Oktoberfest is far more than a beer style, and it’s hard to separate it from the festival it’s named for. The original Oktoberfest was a five-day wedding party that occurred in Munich in 1810 to honor the marriage of Crown Prince Ludwig and Princess Therese of Saxe-Hildburghausen, and it’s been commemorated ever since. While the name implies an October observance, celebrations last sixteen days beginning in mid-September and running into early October, and the festival doubles as a celebration of the harvest season. German representatives of the Märzen/Oktoberfest lager style tend to be moderately malty sweet, toasty, copper-hued, lightly hopped and are usually between 5 and 6% ABV. So, in honor of the season, and to save you the cost of a plane ticket, here is a rundown of three of the same beers being served at the Oktoberfest in Munich that you can pick up at your favorite craft beer store.

Hacker-Pschorr Original Oktoberfest

Hacker-Pschorr is one of Bavaria’s pre-eminent breweries, having been in existence since the fifteenth century, and one of the breweries commissioned to brew beer at the original Oktoberfest in 1810; the brewery claims its modern day version is similar to the brew first introduced at the first Oktoberfest. This traditional Marzen utilizes natural spring water, dark and light-colored malt from two-row Bavarian summer barley, a traditional Hacker-Pschorr centuries-old exclusive yeast strain and Noble Hallertau hops. Amber color, rich and clean toasted malt flavors, a sweet hop aroma and strong carbonation are descriptors of this brew and at 185 calories per serving, it’s nearly a light-calorie beer.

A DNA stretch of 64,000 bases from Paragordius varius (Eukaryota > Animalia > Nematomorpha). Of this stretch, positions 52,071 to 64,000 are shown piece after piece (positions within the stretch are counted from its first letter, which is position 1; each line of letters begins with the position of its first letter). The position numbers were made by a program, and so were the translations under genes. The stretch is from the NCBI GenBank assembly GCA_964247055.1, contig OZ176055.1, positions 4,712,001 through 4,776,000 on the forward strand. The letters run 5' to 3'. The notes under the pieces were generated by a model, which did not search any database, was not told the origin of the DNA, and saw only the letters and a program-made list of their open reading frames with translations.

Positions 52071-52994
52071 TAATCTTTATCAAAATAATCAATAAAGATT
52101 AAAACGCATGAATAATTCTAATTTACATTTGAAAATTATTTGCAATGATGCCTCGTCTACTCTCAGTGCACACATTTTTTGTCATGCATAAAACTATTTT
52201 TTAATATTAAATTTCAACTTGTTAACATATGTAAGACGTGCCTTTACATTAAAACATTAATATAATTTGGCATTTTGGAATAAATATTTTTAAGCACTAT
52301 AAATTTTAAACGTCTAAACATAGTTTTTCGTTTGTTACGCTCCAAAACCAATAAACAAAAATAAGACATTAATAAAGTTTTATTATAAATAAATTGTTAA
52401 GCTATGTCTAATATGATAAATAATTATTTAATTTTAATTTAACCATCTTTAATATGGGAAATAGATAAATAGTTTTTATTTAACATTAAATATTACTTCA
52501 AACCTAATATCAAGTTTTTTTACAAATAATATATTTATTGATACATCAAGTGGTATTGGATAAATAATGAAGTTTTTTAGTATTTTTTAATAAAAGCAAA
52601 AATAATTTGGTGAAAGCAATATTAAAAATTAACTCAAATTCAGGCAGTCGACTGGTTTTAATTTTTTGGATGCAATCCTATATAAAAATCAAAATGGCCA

Hofbräu Oktoberfest

Founded in 1589, the Staatliches Hobräu brewery in Munich began as a court-owned brewery run by a duke. The brewery hosts the largest tent at the Oktoberfest festival in Munich and imports the same beer, from the same batches that are served at its tent, and you can also enjoy it on tap at the Hofbräuhaus in Las Vegas through the end of October. Although it’s very easy-drinking, with crisp flavor and a bit of sweetness, the hops are a bit more prevalent, the alcohol content is slightly higher 6.3% ABV and the appearance is a shade paler than the traditional beers of this style.

Paulaner Oktoberfest Märzen

The Paulaner brewery was founded by Pauline monks in 1634, and the monks named the brewery in honor of the patron saint of their own order, Saint Francis of Paula. Monks did the brewing until the early 19th century, after which operations were turned over to a non-religious brewmaster. Characteristic to the style, this 5.8% ABV Märzen is amber-hued with a full malt aroma and the taste offers a decidedly nutty light roast with an emphasis on malt sweetness that’s smooth and well balanced with subtle, but noticeable hop flavor.